designed based on the sequenced genome of 3D7, FCR3, Dd2 and HB3 parasites and
validated with amplification of dilution series of HB3 gDNA and mixtures of FCR3
and NF54 gDNA. Allelic discrimination was conducted on both gDNA and cDNA
from whole parasite cultures and single cells, using the above described primers and
discriminative probes. Amplifications were performed in at least triplicates in an ABI
7500 real-time PCR system, starting with a pre-read (for background fluorescence
measurements), followed by 40 cycles of amplification, and a final post-read (for total
fluorescence emission measurement after amplification). The relative allele frequency
was evaluated from fluorescence ratios from the allele specific probes.
4 RESULTS AND DISCUSSION
Results are detailed and discussed in each respective study included in this thesis (Paper
I-V). The original results and interpretations are also summarized here.
“The gene encoding Pf332 is comprised of two exons, one of which is encoding
Previous to this investigation, the gene encoding Pf332 was believed to have a
single exon structure. During a bioinformatical search for open reading frames (ORFs)
predicted to encode RBC-binding domains, the ORF PF11_0506, located only 280 base
pairs (bp) upstream of the start codon of adjacent gene encoding Pf332 (PF11_0507),
was identified. The length of the intergenic region was very short compared to the
mean length in P. falciparum (1694 bp) (Gardner et al., 2002), thus we hypothesized
that the region was an intron rather than an intergenic region. To test our hypothesis, we
designed primers towards the 3′ end of PF11_0506 and the 5′ end of PF11_0507. The
size of the reverse-transcriptase PCR product from cDNA was 350 bp, whereas the
PCR product from gDNA was 600 bp, indicative of a splicing event. Comparing the
sequences of the PCR and RT-PCR products further revealed an intron sequence
possessing the typical gt-ag splicing site at its ends. Northern blot hybridizations using
a probe located at the 5′ end of PF11_0506 and a probe covering the splicing site,
confirmed that PF11_0506 and PF11_0507 constitute a single mRNA. Thus, Pf332 is
encoded by a two-exon gene composed of a 5′ exon with a size of 1704 bp
(PF11_0506) and a 3′ exon with a size of 16 578 bp (PF11_0507), separated by a short
intron of 236 bp (Figure 6). The 3′ exon of Pf332 was initially identified from a gDNA
expression library containing only a region of repetitive sequence without additional 5′RACE sequencing to identify the 5′-end of the transcript. The existence of the
additional upstream exon has therefore previously been overlooked and the 5′ exon of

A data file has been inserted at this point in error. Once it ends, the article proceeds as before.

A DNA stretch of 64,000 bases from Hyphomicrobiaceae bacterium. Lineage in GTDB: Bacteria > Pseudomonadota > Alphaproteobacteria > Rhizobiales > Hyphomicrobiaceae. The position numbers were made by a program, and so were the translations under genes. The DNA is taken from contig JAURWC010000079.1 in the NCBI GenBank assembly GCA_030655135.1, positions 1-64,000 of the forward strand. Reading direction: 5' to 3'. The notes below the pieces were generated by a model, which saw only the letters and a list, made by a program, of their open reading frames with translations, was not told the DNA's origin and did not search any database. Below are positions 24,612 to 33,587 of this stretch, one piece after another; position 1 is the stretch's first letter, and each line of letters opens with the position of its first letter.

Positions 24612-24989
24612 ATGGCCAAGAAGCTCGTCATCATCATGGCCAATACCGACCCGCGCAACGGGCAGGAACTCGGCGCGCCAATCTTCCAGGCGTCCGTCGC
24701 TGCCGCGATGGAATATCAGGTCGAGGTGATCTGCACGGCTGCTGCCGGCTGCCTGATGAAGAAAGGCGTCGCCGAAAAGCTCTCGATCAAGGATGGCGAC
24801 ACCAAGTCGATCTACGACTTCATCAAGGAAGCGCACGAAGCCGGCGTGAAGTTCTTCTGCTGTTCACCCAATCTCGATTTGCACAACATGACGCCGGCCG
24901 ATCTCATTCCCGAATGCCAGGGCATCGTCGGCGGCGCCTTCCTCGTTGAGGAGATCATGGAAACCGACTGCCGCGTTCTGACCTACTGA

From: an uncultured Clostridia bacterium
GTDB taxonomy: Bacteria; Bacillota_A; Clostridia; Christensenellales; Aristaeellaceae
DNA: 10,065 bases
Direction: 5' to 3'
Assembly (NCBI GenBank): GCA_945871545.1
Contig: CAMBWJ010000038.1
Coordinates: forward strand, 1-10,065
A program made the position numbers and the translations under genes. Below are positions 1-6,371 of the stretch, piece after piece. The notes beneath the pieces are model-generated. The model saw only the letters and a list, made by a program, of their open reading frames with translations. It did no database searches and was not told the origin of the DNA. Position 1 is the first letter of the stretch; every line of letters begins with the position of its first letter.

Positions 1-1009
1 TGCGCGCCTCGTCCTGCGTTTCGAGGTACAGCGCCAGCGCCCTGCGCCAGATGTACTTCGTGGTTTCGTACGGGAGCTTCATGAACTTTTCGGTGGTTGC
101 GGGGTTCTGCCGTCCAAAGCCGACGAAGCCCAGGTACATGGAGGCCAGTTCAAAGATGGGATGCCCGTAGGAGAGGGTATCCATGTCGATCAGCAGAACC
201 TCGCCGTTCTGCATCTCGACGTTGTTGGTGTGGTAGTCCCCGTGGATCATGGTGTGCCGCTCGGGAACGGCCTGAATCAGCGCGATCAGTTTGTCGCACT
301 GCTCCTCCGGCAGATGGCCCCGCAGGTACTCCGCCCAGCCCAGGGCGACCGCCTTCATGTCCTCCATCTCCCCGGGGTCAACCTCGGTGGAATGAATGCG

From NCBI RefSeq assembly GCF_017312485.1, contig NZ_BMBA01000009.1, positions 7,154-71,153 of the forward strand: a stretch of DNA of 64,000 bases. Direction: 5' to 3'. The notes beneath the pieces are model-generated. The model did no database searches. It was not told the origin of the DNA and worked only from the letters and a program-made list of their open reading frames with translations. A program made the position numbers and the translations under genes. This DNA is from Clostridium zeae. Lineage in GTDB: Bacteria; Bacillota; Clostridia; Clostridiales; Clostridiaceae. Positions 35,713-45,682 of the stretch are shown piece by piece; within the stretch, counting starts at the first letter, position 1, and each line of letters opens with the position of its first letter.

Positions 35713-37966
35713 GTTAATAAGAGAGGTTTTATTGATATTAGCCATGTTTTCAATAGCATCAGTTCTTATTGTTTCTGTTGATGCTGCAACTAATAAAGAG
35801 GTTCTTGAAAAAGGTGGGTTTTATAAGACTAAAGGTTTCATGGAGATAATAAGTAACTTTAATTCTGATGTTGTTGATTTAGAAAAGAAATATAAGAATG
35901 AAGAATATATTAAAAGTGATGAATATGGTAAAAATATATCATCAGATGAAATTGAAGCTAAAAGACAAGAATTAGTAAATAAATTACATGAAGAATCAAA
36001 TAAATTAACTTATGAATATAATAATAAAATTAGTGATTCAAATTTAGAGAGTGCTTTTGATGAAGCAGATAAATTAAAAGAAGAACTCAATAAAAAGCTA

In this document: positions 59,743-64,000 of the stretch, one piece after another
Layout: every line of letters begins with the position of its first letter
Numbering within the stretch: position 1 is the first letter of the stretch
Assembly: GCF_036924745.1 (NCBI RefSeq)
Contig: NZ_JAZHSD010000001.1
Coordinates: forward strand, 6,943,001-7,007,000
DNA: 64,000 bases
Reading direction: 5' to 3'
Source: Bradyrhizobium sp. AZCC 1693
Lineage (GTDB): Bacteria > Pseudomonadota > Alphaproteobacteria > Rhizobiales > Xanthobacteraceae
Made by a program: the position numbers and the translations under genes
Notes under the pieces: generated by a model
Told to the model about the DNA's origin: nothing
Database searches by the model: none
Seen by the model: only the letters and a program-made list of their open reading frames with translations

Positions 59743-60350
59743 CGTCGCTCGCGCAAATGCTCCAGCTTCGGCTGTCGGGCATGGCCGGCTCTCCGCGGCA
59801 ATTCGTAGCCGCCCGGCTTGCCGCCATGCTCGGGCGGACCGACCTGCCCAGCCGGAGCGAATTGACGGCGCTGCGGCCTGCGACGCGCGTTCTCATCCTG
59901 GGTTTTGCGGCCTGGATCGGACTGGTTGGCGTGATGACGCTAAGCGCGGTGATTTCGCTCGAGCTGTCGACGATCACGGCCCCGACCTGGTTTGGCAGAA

Pf332 was as a consequence annotated in the P. falciparum genome as a separate gene
encoding a hypothetical protein.
Exon I did not encode an N-terminal SP or a classical PEXEL motif, but encode a
PEXEL-like motif (RSLAD) commencing 78 amino acids downstream of the Nterminus. When performing a BLASTP search and an alignment of the amino acid
sequence encoded by exon I, the exon was found to encode a region homologous to the
Duffy binding-like (DBL)-domains of the Erythrocyte binding-like (EBL)-family of
invasion proteins. In order to investigate the RBC-binding properties of the newly
identified DBL-domain of Pf332, we generated E. coli recombinant proteins
corresponding to both the DBL-domain and a region downstream of the DBL-domain.
By Western blot, it was evident that only the DBL-domain and not the downstream
region was able to bind RBCs, and this was subsequently verified when using CHOcells transiently expressing the DBL-domain or the downstream region. Sequencing of
11 laboratory strains and field isolates revealed that the DBL-domain is conserved as
only a few point mutations were found.
Although having a homologous DBL-domain in common, Pf332 differs
considerably from the EBL-DBLs in three important aspects. Firstly, Pf332 lacks the
N-terminal segment (NTS) containing a SP, two tandem DBL-domains, the C-terminal
c-cys region and TM. The revised structure of Pf332 contains an N-terminal DBLdomain followed by an adjacent predicted TM and a large number of negatively
charged Glu-repeats, which make up the major part of the molecule. A tryptophan-rich
domain (WRD) with similarities to WRDs found in SURFINs, PkSICAvar and
PfEMP1 (Winter et al., 2005) is also present in the C-terminus of the protein (Figure
6). Secondly, by real-time PCR, it was evident that the Pf332 gene was activated at
approximately 16 h p.i., reaching a maximum transcription at 24 h p.i.. In contrast,
most EBL-members are activated at approximately 38 h p.i., in line with their role in
merozoite invasion. Thirdly, the EBL-members are localized to the micronemes,
whereas Pf332 is exported into the host cell cytosol where it associates with MCs and
the RBC PM. The interaction of Pf332 with the host cell PM appeared to be very close,
as anti-Pf332 antibodies were able to detect Pf332 on unfixed live schizont-stage